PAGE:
FF7 has many memorable moments and although I can see certain scenes changing slightly, I'd still like to think as much emphasis needed during key parts of the story will remain. I remember being at a friends house at the time, but there's a certain scene with Aeries (Aerith to our friends in the US - ah, translation errors) and Sephiroth that literally made me cry during my over-emotional childhood. I hid my tears and hadn't even seen more than a couple of hours of the game at this point, but the impact it had on me was incredibly strong. Final Fantasy 7 is a very human and emotional tale, that is of course once you get past the fact everyone is massively overpowered and living in a strange world filled with monsters. Even so, each character holds relatable traits.

For fans of the original, do you ever wonder what The Golden Saucer will look like, what it'll feel like venturing to the top of Shinra tower once more, or what we'll have to do in order to find Vincent this time around? If it's the same, do you feel they'll change the "code" but give fans of the original who remember it a special in-game surprise or message? Maybe we'll get a new type of Materia.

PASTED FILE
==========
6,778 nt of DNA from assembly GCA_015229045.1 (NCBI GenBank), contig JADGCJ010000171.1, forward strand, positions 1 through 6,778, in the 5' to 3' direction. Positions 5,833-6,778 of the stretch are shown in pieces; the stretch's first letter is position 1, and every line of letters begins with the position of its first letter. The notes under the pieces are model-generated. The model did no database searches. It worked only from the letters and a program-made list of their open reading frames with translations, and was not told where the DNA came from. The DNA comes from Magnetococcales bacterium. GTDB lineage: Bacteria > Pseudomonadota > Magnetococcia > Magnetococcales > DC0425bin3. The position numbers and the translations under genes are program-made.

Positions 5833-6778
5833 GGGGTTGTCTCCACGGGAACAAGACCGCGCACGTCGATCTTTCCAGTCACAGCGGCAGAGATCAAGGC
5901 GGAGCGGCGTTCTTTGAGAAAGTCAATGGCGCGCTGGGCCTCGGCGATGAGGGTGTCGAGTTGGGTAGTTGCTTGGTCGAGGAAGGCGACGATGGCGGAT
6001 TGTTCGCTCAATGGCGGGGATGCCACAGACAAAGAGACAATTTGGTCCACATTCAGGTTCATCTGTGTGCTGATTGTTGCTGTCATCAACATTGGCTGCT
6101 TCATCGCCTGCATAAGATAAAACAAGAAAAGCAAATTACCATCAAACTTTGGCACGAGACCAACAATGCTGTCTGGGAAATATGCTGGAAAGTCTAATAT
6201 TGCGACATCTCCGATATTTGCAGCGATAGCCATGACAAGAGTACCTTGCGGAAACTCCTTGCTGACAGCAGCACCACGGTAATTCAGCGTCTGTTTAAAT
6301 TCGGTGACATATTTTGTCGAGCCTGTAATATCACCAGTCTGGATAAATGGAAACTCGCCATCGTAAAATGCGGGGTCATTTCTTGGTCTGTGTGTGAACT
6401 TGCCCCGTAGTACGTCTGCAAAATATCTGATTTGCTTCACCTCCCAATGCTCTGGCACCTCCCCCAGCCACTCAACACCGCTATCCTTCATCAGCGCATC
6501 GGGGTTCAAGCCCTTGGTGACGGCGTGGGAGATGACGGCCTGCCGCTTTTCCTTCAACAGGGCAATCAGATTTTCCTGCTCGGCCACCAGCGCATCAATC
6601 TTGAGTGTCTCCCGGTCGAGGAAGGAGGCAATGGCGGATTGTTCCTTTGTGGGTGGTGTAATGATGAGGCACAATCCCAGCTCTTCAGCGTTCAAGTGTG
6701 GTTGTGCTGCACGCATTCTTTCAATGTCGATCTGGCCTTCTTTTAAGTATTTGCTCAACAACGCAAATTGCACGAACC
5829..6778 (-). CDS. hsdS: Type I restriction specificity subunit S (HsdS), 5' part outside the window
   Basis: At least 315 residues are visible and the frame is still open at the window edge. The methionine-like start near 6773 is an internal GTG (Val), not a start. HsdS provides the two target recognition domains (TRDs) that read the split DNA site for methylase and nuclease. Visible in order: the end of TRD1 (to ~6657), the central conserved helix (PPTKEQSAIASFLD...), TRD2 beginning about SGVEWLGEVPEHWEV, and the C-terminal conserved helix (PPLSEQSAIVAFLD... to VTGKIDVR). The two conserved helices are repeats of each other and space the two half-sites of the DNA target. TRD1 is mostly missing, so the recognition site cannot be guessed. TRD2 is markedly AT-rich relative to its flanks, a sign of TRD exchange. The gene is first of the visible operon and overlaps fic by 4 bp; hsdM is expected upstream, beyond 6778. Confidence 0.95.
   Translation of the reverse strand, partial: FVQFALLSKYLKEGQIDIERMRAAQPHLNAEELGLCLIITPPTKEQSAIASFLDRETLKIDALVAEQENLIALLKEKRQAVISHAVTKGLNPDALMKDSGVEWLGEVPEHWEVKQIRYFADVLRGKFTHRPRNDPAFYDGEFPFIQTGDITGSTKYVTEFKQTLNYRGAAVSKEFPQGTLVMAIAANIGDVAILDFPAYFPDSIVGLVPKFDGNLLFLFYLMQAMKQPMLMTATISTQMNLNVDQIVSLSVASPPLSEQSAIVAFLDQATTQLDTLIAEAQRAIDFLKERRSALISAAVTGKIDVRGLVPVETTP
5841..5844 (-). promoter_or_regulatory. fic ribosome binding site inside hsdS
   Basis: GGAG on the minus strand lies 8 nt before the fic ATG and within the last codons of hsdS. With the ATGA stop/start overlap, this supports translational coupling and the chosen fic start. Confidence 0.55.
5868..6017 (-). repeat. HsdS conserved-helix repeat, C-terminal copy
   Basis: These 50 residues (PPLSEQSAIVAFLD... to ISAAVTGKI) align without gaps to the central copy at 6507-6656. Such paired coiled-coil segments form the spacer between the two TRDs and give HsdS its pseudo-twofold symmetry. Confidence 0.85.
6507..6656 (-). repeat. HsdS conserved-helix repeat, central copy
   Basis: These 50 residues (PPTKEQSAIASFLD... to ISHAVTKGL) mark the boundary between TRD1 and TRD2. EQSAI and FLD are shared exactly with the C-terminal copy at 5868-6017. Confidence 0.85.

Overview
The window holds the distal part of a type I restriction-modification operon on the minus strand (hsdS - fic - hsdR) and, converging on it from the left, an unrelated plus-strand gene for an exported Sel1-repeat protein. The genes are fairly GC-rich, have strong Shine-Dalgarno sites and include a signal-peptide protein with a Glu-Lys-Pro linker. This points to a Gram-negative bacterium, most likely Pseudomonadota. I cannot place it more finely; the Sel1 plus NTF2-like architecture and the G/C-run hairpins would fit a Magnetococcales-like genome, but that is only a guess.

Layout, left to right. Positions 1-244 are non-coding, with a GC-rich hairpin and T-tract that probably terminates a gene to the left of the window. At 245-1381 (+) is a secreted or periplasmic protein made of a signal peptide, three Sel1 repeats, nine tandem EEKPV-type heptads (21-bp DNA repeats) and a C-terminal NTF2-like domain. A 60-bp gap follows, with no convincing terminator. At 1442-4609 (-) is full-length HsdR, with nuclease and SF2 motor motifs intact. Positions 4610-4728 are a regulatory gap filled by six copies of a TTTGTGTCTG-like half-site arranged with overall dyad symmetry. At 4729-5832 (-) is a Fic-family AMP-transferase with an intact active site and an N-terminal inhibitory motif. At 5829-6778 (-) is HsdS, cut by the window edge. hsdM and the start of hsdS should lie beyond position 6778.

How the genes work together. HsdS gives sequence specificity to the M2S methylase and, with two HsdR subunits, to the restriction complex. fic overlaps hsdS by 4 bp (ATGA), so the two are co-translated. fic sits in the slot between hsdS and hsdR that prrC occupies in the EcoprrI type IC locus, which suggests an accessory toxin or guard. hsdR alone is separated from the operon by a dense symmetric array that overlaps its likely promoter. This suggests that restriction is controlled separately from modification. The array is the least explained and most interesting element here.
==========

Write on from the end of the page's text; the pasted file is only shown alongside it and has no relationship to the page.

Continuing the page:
An Iron Giant, deep within the Earth's Crater.

To those new to the series, Materia is what's used for everything magical. If you want to use "Bolt 2" (the equivalent to Thundara in recent titles) against an enemy, you need Materia. If you want to summon against an enemy, you need Materia. These magical instruments are small spherical balls that come in many colours and ranges. Some can multiply the effects of other types once linked (yes, you could link types together to become even more powerful) while others just generally give you more abilities. Connecting a quad powered Materia to Knights of the Round basically meant almost instant death to any Boss within the game. Just like more recent Final Fantasy's however, there are certain Bosses that take A LOT of damage before their less than graceful selves hit the deck. FF7 had two in fact - Emerald and Ruby Weapon. These were genderless weapons created by the planet, of which both were incredibly tough to fight, Emerald especially, due to the situation you had to face it under.